As we plant our gardens, we can talk about the seed as a picture of the seed of regeneration that God plants in our hearts. Although we cannot see the whole life of the plant hidden in that seed, we plant it in the assurance that seeds sprout and send forth tiny shoots and roots, eventually bearing their proper fruit. So it is with the life of faith in our children. We believe that God has implanted in the hearts of the seed of the covenant that seed of faith. Faith is truly there in its essence. Then, just as we exclaim with excitement when the first seed leaves push their way through the soil, we rejoice also when we see the life of faith showing visible signs in the lives of our children. Seeing this in a visible form impresses these spiritual truths more firmly on our hearts and minds.
In Proverbs 6:6, we read, “Go to the ant, thou sluggard, consider her ways, and be wise.” And in Proverbs 30:24-28, we are instructed to study four things that are “exceeding wise,” including the spider. Matthew Henry comments on this:
Spiders are very ingenious in weaving their webs with a fineness and exactness such as no art can pretend to come near: They take hold with their hands, and spin a fine thread out of their own bowels, with a great deal of art; and they are not only in poor men’s cottages, but in kings’ palaces, notwithstanding all the care that is there taken to destroy them. Providence wonderfully keeps up those kinds of creatures, not only which men provide not for, but which every man’s hand is against and seeks the destruction of. Those that will mind their business, and take hold of it with their hands, shall be in kings’ palaces; sooner or later, they will get preferment, and may go on with it, notwithstanding the difficulties and discouragements they meet with. If one well-spun web be swept away, it is but making another.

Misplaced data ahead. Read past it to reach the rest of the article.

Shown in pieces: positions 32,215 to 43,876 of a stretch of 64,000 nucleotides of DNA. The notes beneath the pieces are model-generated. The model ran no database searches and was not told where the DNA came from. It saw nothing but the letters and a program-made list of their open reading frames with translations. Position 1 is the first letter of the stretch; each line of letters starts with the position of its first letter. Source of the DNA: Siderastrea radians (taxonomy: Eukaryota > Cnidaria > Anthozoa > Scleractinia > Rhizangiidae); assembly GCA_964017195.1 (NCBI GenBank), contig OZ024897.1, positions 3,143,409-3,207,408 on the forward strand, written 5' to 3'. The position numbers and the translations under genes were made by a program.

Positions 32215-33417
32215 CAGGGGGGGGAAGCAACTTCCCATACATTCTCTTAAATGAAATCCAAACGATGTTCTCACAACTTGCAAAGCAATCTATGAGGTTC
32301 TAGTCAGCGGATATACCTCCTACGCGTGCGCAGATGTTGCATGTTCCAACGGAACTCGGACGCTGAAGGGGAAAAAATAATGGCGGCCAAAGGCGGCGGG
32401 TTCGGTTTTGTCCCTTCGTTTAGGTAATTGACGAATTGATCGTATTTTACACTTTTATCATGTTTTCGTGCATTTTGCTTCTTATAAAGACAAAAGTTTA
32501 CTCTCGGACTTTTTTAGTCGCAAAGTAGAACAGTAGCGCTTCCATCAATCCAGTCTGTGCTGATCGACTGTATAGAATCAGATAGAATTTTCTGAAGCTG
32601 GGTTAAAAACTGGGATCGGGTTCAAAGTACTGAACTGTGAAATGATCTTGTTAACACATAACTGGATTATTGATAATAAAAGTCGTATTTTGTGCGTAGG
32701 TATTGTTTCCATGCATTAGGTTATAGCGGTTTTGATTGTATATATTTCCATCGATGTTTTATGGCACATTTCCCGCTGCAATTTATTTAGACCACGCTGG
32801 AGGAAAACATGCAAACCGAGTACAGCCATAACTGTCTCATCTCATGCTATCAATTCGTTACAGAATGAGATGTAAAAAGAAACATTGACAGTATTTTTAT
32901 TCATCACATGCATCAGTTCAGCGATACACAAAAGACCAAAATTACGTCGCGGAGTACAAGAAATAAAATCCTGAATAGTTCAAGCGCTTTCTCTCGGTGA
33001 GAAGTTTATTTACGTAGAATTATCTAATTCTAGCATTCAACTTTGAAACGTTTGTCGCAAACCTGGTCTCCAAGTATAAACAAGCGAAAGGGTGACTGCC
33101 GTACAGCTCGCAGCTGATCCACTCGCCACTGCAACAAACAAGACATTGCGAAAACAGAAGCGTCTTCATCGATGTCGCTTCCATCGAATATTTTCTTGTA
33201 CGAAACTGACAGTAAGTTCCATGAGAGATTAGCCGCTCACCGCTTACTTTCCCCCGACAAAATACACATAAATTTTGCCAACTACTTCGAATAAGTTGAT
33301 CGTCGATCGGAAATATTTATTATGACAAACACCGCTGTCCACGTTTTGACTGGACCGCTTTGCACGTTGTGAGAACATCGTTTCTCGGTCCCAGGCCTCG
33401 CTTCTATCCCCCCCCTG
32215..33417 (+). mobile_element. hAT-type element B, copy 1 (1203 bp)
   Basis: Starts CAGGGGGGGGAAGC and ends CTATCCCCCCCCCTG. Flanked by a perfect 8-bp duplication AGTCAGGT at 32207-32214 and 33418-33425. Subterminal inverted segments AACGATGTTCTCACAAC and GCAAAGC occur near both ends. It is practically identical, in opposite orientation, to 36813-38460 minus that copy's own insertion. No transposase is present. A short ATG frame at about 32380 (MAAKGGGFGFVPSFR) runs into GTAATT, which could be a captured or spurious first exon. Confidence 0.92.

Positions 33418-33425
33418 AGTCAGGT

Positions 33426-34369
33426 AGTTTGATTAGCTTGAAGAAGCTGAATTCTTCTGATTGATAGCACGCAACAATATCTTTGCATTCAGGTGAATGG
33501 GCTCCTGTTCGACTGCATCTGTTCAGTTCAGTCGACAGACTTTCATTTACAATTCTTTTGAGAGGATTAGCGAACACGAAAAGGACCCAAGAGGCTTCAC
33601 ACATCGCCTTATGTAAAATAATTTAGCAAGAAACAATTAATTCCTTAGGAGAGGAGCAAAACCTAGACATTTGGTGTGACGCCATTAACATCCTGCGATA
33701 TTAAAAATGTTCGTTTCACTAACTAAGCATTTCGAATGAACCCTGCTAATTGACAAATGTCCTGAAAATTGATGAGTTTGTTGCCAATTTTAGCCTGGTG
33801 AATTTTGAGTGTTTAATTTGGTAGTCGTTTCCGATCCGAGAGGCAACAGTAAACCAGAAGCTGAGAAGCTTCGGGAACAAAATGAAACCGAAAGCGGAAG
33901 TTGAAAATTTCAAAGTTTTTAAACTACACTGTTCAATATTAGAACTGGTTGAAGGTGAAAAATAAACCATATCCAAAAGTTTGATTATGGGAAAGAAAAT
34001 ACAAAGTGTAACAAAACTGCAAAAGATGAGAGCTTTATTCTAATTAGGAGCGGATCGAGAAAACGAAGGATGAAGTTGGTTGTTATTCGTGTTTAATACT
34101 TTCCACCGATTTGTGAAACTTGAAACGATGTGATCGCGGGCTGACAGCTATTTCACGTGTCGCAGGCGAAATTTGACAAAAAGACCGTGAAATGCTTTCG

Certainly the observation and study of the ant and spider should not be difficult for us, but instead of merely seeing them as pests to be eliminated, let us see and praise the wisdom God would impart to us by them.
God sends the weather. It is so easy to think of the weather as something that either just happens or is caused by “natural” laws. Yet think how often Scripture speaks of weather as revealing spiritual reality. Pause to enjoy the beauties of the sunrise, the amazing living painting that God gives us each day, and thank Him for the Sun of righteousness who arises in the dark night of our sin with healing in His wings.
As I write, a storm rages outside. The wind roars about the house and bends the trees with its mighty, yet invisible, power. So too the Holy Spirit, the breath of God, the mighty, rushing wind, not seen Himself, makes His presence known in great power in the lives of His people. Think how many times Scripture refers to storms and earthquakes as tokens of God’s judgment. When our children (and sometimes we ourselves) tremble with fear at these tokens, we should remember Psalm 29, which deals honestly with the terrifying nature of storms and with the fact that God does indeed send them, but reminds us too that, “The Lord will give strength unto his people; the Lord will bless his people with peace.”
What are some other ways we can grow in our delight in God’s creation? “When I consider thy heavens, the work of thy fingers, the moon and the stars, which thou hast ordained…” (Ps. 8:3). This would imply that one of the reasons for the marvel of the heavens is that we might “consider” it, so that we might know the amazing wonder that, despite the fact that we are infinitesimal in comparison to this “work of thy fingers,” God visits us in Jesus Christ, giving Him, and us in Him, dominion over His creation. Find opportunities of going out at night and standing in awe of God’s work, just as the psalmist does in numerous psalms (Ps. 8, 19, 74, 104, andPs. 136). The more we learn of the vast expanse of the heavens, the greater will be our ability to glorify the God of Abraham and His covenant faithfulness to His promise, “…so shall thy seed be,” spoken when He showed Abraham the wondrous expanse of heaven inGenesis 15:5. With all our modern “wonders,” which enable us to have light continuously and to isolate ourselves from the creation and its power, we often lose sight of its true wonders.